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May 01, 2010
Lamppost Poem #23
I became a tree hugger to meet other tree huggers, but it turned out they only wanted to meet trees.
At our first meeting, I wrote my name with a wooden pencil, and I was accused of eating the flesh of a tree. I denied this, but realised I was chewing the end of the pencil, so I rectified the wooden and sticky situation by living with trees for a week, to learn about them, to be closer to them, to one day call them something other than ‘them’.
This tree is not a calculated thud on the ground. Phone calls are made with osmosis, but they never speak; only mumble. A sound is made when a lamppost collapses, but can it be heard if no one is around? Witnesses cannot see without a lamppost light, and are never heard from again, which isn’t too much of a shame considering their presence ruins the main condition of the question.
In forests, Lysander and Hermia throw away the candles and dine by lamppost light. He is not an expert in global warming, but in an alternate reality, he is. Paris in the Autumn is indifferent when a tree loses its leaves. I wear green, but feel blue. The polar caps melt, and somewhere, a tree laughs because the tree always gets the last laugh, as long as it isn’t Autumn.
I join a group of lamppost huggers to meet lampposts, but the other lamppost huggers are more interested in people.
I meet someone called Chris, and he says: “I don’t really like lampposts. I only joined to meet other lamppost huggers. I guess that I’m a people person.” I look at him with disgust, and notice that he wears gloves whenever he touches a lamppost, which he only ever does if Cynthia is watching. It turns out his real name is Juke or Child or something like that, but it doesn’t matter. In my head, I am still anti-Chris. I am the anti-Chris.
In a thunderstorm, don’t stand under a tall true. It’s funny because it’s tree.
I stand in Raferton, a city where artworks speaks for itself, but only in the language of graffiti. The grass is grey and cemented, and leads to libraries and pet shops that only sell fireworks. The city has two fingers down its throat, but licensed a professional artist to paint flowers on brick corners; the flowers are painted dead with the artist’s signature above them. Love letters and birthday cards are undelivered, but never unwritten. Traffic lights have staring contests with drunk strangers who wonder where their day has gone, wondering if it will ever return to give them a second chance to live their day and do nothing again. The city is an insomniac, always awake when the night breaks, and it aches and aches in the city, the sick Dalmatian, the tree hugger who hugs a lamppost, the last child to find its happy meal, and I love it, I love the lampposts, I love the graffiti, I love the city, I love the spindles of chlorophyll and incandescent light-emitting diodes.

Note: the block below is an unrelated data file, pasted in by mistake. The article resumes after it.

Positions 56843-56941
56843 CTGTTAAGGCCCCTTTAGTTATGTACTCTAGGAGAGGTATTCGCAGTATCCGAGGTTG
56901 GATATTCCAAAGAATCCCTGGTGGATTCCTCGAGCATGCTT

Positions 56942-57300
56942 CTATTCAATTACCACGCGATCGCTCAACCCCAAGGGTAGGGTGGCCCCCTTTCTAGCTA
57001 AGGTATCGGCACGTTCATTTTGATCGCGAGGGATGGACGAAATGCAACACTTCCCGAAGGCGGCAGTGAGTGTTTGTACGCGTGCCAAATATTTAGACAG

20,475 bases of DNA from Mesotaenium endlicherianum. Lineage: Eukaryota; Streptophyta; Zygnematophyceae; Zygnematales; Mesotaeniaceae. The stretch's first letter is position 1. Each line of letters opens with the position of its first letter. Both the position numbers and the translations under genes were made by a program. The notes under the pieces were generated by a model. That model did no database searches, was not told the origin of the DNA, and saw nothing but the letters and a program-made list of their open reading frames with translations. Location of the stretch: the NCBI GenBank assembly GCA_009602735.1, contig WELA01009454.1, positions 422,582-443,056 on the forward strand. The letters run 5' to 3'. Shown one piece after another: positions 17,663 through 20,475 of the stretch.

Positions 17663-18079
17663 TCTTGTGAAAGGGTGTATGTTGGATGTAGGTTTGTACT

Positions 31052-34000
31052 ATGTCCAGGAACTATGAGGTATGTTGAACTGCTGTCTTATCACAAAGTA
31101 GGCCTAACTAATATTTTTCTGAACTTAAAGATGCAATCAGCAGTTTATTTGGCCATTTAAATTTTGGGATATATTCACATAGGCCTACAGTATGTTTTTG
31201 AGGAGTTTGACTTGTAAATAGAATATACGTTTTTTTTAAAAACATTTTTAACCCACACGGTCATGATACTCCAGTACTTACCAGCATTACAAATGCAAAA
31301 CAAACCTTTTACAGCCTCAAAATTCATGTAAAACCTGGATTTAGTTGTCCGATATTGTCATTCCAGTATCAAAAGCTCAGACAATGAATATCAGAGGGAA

January 21, 2010
Everyone knows about mother-in-law jokes, so a few days ago I invented brother-in-law jokes.
My Brother-In-Law (work in progress)
I asked my brother-in-law:
“Working hard or hardly working?”
He said: “I’ve spent the last few hours
crying alone in the dark.”
My brother-in-law cries himself to sleep.
In the middle of the night, I bring him glasses
of water, so that he isn’t too dehydrated.
My brother-in-law would be my favourite
person if he was as funny as he thinks he is.
He isn’t. All he ever does is cry all day.
My brother-in-law asked for a book to read
because he gets bored at night;
his overwhelming sadness means he can’t sleep.
I lent him a copy of The Bell Jar.
My brother-in-law is secretly in love
with one of my friends. I told him
that we all know and regularly laugh at him
behind his back.
My brother-in-law is finally seeking
professional help. I think he’d be better off
with a punchline.